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2009 Victorian Bushfires, honouring affected communities a decade on, reflecting on lessons learned

To mark a decade since the catastrophic 2009 Victorian bushfires, Red Cross is encouraging those impacted to look out for each other. The humanitarian organisation will also reflect on its own lessons learned responding to the fires and how they have shaped subsequent disaster management.

Red Cross remembers the 173 people who died in February 2009 and honours the resilience of survivors who have since rebuilt their homes and lives, respecting community wishes to mark the day privately.

Red Cross National Emergency Services Manager, Andrew Coghlan said anniversaries can be a difficult time and community members should look out for each other as new emotions surface.

“Everyone copes differently, but we know that even a decade on some people may still be struggling in their personal recovery, and for others, new emotions may surface during the anniversary, which is very normal.

“For survivors, this is a week to take good care of yourself, and we encourage community members to look after each other. Check in with each other, so you’re not braving it alone and seek help if you need extra support.

“Red Cross volunteers will be at many of the community commemorative events to mark the Victorian Bushfires. They are there for anyone in the community who would like a chat or some support.”

In 2009, Australian Red Cross stood by the community on their long road to recovery, as a key contributor to one of Australia’s most intensive long term recovery programs, helping community members overcome devastating personal loss.

“At the time, Red Cross shifted its focus to helping affected communities in Victoria with more than one thousand Red Cross volunteers and staff from right around Australia involved in the response, relief and recovery efforts.

“We registered thousands of survivors, and took more than 20,000 calls from people looking for families and friends and provided first aid to firefighters and those fleeing the fires.

“Red Cross embarked on one of the longest recovery programs in the organisation’s history, with a strong focus on supporting people impacted by the disaster. A critical way of doing this was through the provision of psychological first aid, which aims to provide calm, self-efficacy, connection and hope.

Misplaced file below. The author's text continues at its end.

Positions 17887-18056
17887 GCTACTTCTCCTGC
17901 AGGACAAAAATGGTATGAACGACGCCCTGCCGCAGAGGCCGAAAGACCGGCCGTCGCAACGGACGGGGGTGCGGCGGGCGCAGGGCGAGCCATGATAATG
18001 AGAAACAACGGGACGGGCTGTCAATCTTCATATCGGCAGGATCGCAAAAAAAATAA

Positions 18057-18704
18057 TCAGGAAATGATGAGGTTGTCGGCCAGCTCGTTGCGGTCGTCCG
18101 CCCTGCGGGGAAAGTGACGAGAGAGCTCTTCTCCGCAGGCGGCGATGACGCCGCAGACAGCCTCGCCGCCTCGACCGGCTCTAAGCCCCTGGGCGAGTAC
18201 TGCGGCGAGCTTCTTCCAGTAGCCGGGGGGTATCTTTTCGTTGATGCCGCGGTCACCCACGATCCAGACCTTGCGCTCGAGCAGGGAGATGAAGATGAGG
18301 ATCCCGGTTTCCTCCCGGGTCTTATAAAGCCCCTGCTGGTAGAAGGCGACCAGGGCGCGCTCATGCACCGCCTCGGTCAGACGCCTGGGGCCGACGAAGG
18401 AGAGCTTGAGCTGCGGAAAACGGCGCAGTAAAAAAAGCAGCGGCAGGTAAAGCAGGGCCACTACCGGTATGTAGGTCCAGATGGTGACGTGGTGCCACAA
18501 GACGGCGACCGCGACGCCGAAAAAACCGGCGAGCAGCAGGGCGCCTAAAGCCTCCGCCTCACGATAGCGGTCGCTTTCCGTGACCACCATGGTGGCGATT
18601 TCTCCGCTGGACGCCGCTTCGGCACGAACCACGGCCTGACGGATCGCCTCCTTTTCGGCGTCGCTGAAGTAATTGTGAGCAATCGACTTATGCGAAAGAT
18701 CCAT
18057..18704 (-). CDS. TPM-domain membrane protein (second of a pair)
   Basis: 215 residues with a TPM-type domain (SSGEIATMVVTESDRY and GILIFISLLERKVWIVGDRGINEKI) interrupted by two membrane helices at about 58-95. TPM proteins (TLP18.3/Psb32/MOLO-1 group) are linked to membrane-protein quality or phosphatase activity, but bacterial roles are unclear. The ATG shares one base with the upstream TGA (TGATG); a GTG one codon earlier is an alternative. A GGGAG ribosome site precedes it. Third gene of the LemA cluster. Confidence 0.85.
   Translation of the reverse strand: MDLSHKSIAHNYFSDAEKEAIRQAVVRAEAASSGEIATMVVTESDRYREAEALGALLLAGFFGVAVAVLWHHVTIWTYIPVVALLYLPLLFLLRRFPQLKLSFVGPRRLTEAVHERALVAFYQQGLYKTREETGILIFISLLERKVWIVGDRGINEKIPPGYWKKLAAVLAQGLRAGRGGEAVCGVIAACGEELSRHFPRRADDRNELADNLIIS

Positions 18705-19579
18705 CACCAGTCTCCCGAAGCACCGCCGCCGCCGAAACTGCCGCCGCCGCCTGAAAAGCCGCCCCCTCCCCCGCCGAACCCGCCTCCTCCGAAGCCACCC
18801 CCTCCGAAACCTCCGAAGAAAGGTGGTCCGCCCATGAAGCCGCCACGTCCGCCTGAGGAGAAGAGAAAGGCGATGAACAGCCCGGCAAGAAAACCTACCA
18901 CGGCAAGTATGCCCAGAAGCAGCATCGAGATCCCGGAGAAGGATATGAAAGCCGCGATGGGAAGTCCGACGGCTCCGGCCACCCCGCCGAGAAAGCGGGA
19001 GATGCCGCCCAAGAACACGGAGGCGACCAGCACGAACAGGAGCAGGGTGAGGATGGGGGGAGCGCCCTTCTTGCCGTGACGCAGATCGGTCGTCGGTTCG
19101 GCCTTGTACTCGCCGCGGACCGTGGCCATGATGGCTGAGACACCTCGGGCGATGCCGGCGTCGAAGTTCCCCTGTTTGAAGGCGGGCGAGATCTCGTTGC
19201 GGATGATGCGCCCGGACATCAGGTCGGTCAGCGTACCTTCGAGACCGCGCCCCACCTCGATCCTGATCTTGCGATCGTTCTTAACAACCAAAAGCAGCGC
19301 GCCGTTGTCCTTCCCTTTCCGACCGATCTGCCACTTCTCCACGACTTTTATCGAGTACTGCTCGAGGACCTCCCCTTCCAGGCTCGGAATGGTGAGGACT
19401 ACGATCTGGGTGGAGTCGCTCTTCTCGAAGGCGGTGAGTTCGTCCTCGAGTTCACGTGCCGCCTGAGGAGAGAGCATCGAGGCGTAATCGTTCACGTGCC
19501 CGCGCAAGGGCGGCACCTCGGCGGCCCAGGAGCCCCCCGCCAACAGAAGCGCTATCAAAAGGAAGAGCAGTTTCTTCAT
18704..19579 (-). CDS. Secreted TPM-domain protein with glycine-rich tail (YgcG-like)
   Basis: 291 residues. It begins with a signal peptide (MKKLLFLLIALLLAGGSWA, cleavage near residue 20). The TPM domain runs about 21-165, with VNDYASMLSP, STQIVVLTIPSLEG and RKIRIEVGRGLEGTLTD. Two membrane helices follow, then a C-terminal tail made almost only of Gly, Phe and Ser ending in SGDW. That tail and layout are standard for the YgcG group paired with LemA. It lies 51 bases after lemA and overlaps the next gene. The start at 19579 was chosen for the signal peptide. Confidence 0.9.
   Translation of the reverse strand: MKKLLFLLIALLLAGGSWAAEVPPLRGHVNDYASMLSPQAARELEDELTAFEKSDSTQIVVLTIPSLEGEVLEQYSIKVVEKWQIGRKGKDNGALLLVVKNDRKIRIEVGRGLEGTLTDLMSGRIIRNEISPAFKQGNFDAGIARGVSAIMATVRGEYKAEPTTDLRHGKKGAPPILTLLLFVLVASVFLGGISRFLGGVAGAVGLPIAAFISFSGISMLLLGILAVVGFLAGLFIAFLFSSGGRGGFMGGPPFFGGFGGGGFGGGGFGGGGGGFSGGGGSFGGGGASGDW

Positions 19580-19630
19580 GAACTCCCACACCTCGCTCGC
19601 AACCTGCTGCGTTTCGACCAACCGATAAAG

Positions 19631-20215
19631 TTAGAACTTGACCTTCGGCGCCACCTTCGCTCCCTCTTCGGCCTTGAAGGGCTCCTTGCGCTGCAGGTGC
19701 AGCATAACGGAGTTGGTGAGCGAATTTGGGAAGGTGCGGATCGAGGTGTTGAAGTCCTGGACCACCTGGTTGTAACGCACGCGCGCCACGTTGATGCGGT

“Australians generously donated $380 million in support of those affected. Red Cross and the Victorian Government established the independent Victorian Bushfire Appeal Fund Panel to distribute funds. Every dollar raised and all the interest accrued has gone directly to people and communities affected by the fires, with more than 46,500 payments made to provide housing assistance, bereavement services and fund community recovery initiatives.

“Thousands of volunteers offered care and support for community members 6, 12 and 18 months down the track and beyond. We listened to the community and developed a range of resources to help people of all ages cope and recover, which are still used in emergencies today,” says Andrew Coghlan.

“In a world facing climate change, and factors like increasing social isolation in our communities, the lessons learned from the 2009 Victorian bushfires continue to inform how we deal with more frequent and intense emergencies. We must be prepared and continue listening to communities in our responses as we did back in 2009.

“We know that simple things like looking out for each other, understanding your environment and knowing what’s important to take in an emergency – family photographs for example – all aid recovery.

“During this highly significant anniversary take a moment to acknowledge the courage of those affected by the events of February 2009. Honour their sacrifice by preparing yourself and your family for an experience that hopefully never comes,” Mr Coghlan said.

  • Red Cross is still there to help. We have a range of resources to help people, communities, young people, and to promote self-care at times like this. Visit and select ‘Help in Emergencies’.
  • For stats, facts, case studies and details on how Red Cross helped in 2009, see our publication, Victorian bushfires remembered.
  • For information on the ten-year anniversary, see the Victorian Government website Victorian Bushfires remembered.
  • Download the Red Cross Get Prepared app at

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